I worked at my paying job in the afternoon. In the morning, I was able to conduct a Summer Solstice celebration, with Communion, following the Gnostic Celtic Church liturgical format. In the evening, I ran a consecration ceremony of special significance to me.

    It was an excellent day, a really strong day, but due to time constraints, I wasn’t able to be outside as much as I would normally like. I still hope to gather some culinary herbs for drying this weekend. We encourage yarrow to grow in our yard for the benefit of native pollinators—I guess it’s never occurred to me to dry it. Do you use your yarrow mainly for incense?

    • Willowcrow Says:

      Tracy, I use Yarrow mainly for teas and its medicinal properties :). Its a really wonderful herb for so many things. It does make a nice incense though! Glad to hear you are also working through the GCC program (so am I- we should exchange notes sometime!)

      • Tracy /|\ Kowann Says:

        Neat! I wasn’t even aware that yarrow can be consumed as an infusion. I do remember reading somewhere that yarrow leaves were traditionally applied as a topical treatment for wounds. I have a lot to learn yet about herbalism.

        I’m quite a bit behind you in my AODA studies. I started on the path of Druidry in August 2011, so I’m still deep in my Apprenticeship at the moment. I’ve been celebrating the GCC Communion ceremony every week for three months, though. It is a profoundly moving sacrament. I feel very blessed to be a part of all that.

        I would of course be tickled to chat with you, any time you like, concerning this or any other subject. Messages which are marked to the attention of Tracy and sent to info (at) aoda (dot) org will reach me. Happy summer!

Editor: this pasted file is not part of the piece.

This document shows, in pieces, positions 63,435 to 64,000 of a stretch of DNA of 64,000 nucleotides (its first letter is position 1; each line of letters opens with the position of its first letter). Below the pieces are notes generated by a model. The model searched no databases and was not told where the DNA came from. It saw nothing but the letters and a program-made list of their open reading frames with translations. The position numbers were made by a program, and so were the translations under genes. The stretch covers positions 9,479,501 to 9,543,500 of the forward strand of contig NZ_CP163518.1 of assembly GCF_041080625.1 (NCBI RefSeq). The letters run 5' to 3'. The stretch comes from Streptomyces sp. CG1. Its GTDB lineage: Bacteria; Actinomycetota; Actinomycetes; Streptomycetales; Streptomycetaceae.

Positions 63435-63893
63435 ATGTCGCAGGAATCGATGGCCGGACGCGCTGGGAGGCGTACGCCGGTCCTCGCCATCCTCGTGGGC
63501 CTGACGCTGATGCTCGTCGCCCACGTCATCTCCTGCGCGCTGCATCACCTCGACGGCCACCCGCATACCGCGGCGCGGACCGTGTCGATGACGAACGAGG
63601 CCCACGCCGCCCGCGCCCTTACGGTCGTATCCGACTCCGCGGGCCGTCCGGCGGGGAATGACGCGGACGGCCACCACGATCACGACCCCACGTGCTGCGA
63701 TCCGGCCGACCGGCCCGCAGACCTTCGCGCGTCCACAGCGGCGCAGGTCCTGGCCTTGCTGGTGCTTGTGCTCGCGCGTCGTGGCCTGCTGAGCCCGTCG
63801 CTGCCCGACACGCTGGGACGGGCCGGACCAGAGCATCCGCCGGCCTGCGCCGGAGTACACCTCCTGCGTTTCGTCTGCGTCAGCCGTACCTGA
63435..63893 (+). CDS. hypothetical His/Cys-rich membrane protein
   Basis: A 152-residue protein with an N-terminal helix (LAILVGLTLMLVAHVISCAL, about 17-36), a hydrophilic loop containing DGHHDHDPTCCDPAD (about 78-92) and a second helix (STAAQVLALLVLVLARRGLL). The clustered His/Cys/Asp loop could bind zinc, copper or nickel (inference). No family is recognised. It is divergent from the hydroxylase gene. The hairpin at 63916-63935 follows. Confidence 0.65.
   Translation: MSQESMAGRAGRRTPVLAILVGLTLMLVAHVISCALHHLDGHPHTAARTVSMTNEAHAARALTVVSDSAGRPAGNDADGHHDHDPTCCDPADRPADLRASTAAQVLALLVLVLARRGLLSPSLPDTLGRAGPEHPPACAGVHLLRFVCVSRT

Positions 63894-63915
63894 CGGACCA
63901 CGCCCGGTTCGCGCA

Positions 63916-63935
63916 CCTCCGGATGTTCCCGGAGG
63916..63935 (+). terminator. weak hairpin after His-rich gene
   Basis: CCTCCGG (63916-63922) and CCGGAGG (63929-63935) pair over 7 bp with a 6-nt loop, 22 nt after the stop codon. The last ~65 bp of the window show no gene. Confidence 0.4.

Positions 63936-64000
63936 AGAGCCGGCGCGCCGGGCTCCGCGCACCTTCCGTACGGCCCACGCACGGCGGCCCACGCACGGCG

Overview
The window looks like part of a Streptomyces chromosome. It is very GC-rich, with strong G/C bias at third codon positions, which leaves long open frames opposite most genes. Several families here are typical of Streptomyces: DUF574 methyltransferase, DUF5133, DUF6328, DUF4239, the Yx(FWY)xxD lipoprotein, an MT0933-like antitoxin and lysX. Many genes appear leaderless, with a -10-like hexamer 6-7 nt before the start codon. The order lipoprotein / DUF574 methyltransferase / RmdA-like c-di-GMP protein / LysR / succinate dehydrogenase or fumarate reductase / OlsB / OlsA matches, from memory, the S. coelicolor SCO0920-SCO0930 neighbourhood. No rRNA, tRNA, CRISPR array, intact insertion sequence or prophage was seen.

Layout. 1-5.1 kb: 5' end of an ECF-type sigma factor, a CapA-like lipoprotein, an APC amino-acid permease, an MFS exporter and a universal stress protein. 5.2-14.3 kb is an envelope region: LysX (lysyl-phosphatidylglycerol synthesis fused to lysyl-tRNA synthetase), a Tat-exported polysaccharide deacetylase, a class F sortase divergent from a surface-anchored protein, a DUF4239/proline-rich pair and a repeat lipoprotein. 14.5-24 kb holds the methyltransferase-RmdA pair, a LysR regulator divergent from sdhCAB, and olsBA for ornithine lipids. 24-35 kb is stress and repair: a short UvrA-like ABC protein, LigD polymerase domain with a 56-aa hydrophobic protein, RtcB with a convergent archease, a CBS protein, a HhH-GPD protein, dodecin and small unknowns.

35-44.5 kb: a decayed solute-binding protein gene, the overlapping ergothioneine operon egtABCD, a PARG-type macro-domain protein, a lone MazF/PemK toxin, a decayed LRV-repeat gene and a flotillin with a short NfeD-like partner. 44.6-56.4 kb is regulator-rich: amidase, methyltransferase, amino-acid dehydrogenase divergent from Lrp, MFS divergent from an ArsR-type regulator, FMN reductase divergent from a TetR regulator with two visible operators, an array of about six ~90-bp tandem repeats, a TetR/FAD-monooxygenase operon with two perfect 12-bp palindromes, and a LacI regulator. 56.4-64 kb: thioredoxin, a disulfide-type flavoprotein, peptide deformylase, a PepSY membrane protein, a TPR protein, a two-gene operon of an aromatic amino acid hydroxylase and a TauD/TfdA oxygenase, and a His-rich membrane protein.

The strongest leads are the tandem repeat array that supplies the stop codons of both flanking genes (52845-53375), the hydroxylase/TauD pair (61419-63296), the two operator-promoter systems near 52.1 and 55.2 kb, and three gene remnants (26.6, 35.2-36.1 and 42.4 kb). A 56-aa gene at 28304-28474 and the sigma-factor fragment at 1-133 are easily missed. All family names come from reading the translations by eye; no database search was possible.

3. Unless you are going to use them only for incense, herbs should alway be dried in a warm dark place with very good air circulaton. Morning moisture can cause mold on drying herbs outdoors. I hang mine up in bunches all along the beam running down the center of our cabin and turn the air- conditioner on during the days just enough to remove humidity, and get I also get a fan going for good air curculation. This drys them in less than a week with no loss of color, taste or scent. Even for incense this is best to preserve the scent. Putting your herbs out in the hot sun will cause the essential oils to evaporate quickly, loose scent and flavor, and can turn the leaves dark. The culinary and medicinal properties are preserved by not exposing the drying herbs to any sunlight. A spare bedroom , or warm attic and a fan can usually do, as long as it is not a particularly rainy and humid week when drying herbs. I have grown and used herbs for over forty years , and teach classes. Preserving herbs is one of the classes I teach.

    • Willowcrow Says:

      Hi Ninian, thanks for the comment. For the solstice, I am more concerned with the energetic qualities of the herbs rather than the scent….but for every other day, this is really good advice :). Thank you!

  4. Karen Fisher Says:

    Some of my best experiences come from simply noticing what is going on in nature at the moment. I noticed that most plants have set seed or formed fruits by now, so the phrase in my mind was “the setting of the seed” as I toured my 4-acre yard as part of my solstice ritual. I keep telling myself that I will take the full day off and spend it on Druid activities, but I haven’t gotten there yet. A little editorial note–when you say “drying herbs on the equinox,” do you mean solstice?

    • Willowcrow Says:

      LOL, yes, Karen, I mean the solstice. Thanks for noticing that!

      I do love the idea of the tour of the land as part of your rite. Our grove did something similar yesterday, where in the middle of the ritual, we took time just to be, to gather flowers out of the field near our grove and leave an offering, and to hold the space in stillness and silence for each other. It was quite moving!